• Reported as a transport rate per unit time per unit leaf area (moles of H2O m-2 s-1). Note that gsw is measured for one side of the leaf in the LI-600, whereas both sides of the leaf are summed together in the LI-6800 unless a one-sided kit is used (part number 9968-313). To measure total gsw with the LI-600 measurements of both sides of the leaf can be taken and summed together. gsw can be a sensitive indicator of stress and is a real-time output of the LI-600 and LI-6800.
  • Quantum yield of PSII (ΦPSII): The proportion of light absorbed by chlorophyll at Photosystem II (PSII) and used for photochemistry. The operating quantum efficiency at the current light intensity.
  • This value will typically be lower than Fv/Fm due to accumulation of light induced non-photochemical quenching processes and photo-damage to the leaf. The quantum yield of PSII is closely coupled to carbon assimilation and the ratio of ΦPSII times absorbed light to Agross (Anet + Rd) has a theoretical minimum of eight photons per carbon in C3 plants. In non-stressed plant material, deviations from this are often ascribed to alternative energy sinks; e.g., photorespiration, nitrogen or sulfur metabolism. It is reported as a dimensionless ratio derived from measurements of chlorophyll fluorescence on light adapted leaves, and is a direct output of the LI-600 or LI-6800 fluorometer.
  • Maximum quantum efficiency (Fv/Fm): The maximum, or intrinsic, efficiency for the capture of light energy by chlorophyll at Photosystem II (PSII) and its use in photochemistry.
  • A highly conserved, and widely cited, parameter that is sensitive to stress induced impacts to the PSII reaction centers. For healthy plant material Fv/Fm is about 0.8 and decreases with stresses that impact energy capture or conversion. It is reported as a dimensionless ratio derived from measurements of chlorophyll fluorescence on dark adapted leaves, and is a direct output of the LI-600 or LI-6800 fluorometer. As the LI-600 fluorometer is open to ambient conditions, care must be taken if measuring Fv/Fm in day conditions not to expose the leaf to light.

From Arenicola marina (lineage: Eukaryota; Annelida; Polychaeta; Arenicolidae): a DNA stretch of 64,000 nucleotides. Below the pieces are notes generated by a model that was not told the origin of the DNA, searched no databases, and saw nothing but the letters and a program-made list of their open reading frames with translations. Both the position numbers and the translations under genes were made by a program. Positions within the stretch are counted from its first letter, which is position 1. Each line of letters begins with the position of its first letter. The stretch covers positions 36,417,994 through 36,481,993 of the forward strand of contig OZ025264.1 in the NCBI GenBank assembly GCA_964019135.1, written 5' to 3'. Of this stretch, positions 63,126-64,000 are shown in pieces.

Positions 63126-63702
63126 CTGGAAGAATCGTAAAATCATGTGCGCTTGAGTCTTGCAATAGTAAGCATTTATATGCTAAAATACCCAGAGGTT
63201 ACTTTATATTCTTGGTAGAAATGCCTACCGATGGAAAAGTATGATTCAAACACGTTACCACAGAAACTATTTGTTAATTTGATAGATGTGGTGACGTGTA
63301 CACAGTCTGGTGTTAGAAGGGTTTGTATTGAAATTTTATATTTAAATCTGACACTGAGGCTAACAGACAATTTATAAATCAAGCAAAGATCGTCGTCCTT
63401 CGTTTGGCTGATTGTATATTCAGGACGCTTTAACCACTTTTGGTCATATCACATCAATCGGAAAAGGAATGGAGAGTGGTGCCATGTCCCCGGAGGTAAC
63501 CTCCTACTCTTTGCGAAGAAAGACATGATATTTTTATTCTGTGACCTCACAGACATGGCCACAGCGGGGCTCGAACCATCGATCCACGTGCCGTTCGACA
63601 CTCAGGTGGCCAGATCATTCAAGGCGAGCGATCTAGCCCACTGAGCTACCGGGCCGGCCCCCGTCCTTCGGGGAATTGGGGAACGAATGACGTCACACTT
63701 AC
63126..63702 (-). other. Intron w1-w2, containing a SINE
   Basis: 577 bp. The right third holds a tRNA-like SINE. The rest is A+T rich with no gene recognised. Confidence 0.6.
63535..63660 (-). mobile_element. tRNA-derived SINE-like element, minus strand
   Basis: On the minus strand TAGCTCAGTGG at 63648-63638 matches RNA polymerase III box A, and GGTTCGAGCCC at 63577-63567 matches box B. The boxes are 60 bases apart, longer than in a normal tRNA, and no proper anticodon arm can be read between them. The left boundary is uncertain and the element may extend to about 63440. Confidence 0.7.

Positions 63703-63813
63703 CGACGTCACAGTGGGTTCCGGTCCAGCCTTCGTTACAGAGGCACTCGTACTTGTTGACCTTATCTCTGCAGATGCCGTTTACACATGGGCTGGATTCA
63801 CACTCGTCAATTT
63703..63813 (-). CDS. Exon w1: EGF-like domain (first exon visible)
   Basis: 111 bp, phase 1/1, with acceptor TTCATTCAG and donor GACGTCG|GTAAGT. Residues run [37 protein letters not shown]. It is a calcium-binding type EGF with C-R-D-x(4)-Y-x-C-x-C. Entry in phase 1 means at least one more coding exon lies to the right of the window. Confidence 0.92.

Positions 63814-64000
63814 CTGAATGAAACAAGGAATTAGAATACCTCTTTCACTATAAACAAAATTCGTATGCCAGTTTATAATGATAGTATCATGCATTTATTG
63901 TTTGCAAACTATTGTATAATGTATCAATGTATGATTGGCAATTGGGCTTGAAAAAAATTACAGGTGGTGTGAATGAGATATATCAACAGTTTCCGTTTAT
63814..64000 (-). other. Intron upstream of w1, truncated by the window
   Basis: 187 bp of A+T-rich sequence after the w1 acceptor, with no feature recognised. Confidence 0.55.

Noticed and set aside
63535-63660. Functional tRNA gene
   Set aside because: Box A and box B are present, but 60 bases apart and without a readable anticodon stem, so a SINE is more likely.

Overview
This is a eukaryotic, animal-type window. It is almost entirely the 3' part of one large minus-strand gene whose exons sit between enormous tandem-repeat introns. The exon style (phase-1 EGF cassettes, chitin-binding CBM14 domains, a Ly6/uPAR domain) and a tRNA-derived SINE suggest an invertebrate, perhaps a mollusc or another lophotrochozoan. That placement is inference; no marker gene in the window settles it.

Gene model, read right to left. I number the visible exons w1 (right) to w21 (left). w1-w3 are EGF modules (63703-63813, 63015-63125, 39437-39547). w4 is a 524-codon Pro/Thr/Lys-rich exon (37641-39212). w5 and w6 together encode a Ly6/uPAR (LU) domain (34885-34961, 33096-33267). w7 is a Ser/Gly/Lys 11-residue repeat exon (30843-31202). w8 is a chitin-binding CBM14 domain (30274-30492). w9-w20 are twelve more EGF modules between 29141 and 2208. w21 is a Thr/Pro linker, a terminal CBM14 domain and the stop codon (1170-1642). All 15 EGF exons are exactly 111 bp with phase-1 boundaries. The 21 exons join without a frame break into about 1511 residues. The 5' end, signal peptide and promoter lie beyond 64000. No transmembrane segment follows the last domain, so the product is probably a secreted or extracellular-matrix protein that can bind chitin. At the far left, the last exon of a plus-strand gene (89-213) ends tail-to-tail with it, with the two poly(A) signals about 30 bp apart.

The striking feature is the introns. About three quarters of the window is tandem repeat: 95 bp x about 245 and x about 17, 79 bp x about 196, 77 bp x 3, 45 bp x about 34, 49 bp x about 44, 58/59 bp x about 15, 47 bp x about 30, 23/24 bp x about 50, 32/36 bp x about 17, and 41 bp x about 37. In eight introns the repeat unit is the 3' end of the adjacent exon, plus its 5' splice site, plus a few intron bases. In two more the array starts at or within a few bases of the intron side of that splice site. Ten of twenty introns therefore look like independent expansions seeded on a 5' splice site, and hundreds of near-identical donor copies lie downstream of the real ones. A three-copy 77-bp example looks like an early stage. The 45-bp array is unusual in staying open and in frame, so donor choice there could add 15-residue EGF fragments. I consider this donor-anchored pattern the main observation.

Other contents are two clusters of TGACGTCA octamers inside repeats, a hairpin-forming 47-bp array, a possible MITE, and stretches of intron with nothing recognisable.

• Electron transport rate (ETR): The rate of electrons moving linearly through the electron transport chain.
  • Reported as a rate (µmol of electrons m-2 s-1) and derived from measurements of chlorophyll fluorescence. The ratio of ETR to Agross (Anet + Rd) has a theoretical minimum of four electrons per carbon in C3 plants. Deviations from this minimum are often attributed to alternative electron sinks; e.g., photorespiration, nitrogen or sulfur metabolism. ETR is derived from measurements of chlorophyll fluorescence on light adapted leaves, and is a direct output of the LI-600 or LI-6800 fluorometer. It requires an unimpeded measurement of photosynthetically active radiation (PAR) from the LI-600 or LI-6800 PAR sensor.
  • Non-photochemical quenching (NPQ): The efficiency of energy dissipation from Photosystem II (PSII) through non-photochemical means. The current efficiency of heat dissipation relative to the leaf in a dark-adapted state.
  • NPQ can be thought of as representing excess light energy beyond what the leaf can use for photochemistry. An increase in NPQ in the absence of an increase in light intensity therefore represents a decrease in photochemistry and/or its efficiency. It is reported as a dimensionless ratio and is derived from measurements of chlorophyll fluorescence on leaves in a dark adapted and light adapted state. Where maximum fluorescence in the dark is known (via a prior measurement) NPQ is a direct output from the LI-6800 fluorometer and can be calculated manually from LI-600 fluorescence data.

Measured by the LI-6800 only

  • Net assimilation (Anet): The balance between carbon uptake by carboxylation and carbon loss due to photorespiration and other respiratory processes. Carbon assimilation to support plant growth and metabolism.
  • Reported as the rate of CO2 uptake per unit time per unit leaf area (µmol of CO2 m-2 s-1) and is a real-time output of the LI-6800. Anet is commonly measured with conditions inside the measurement chamber set to mimic the growth environment of the plant.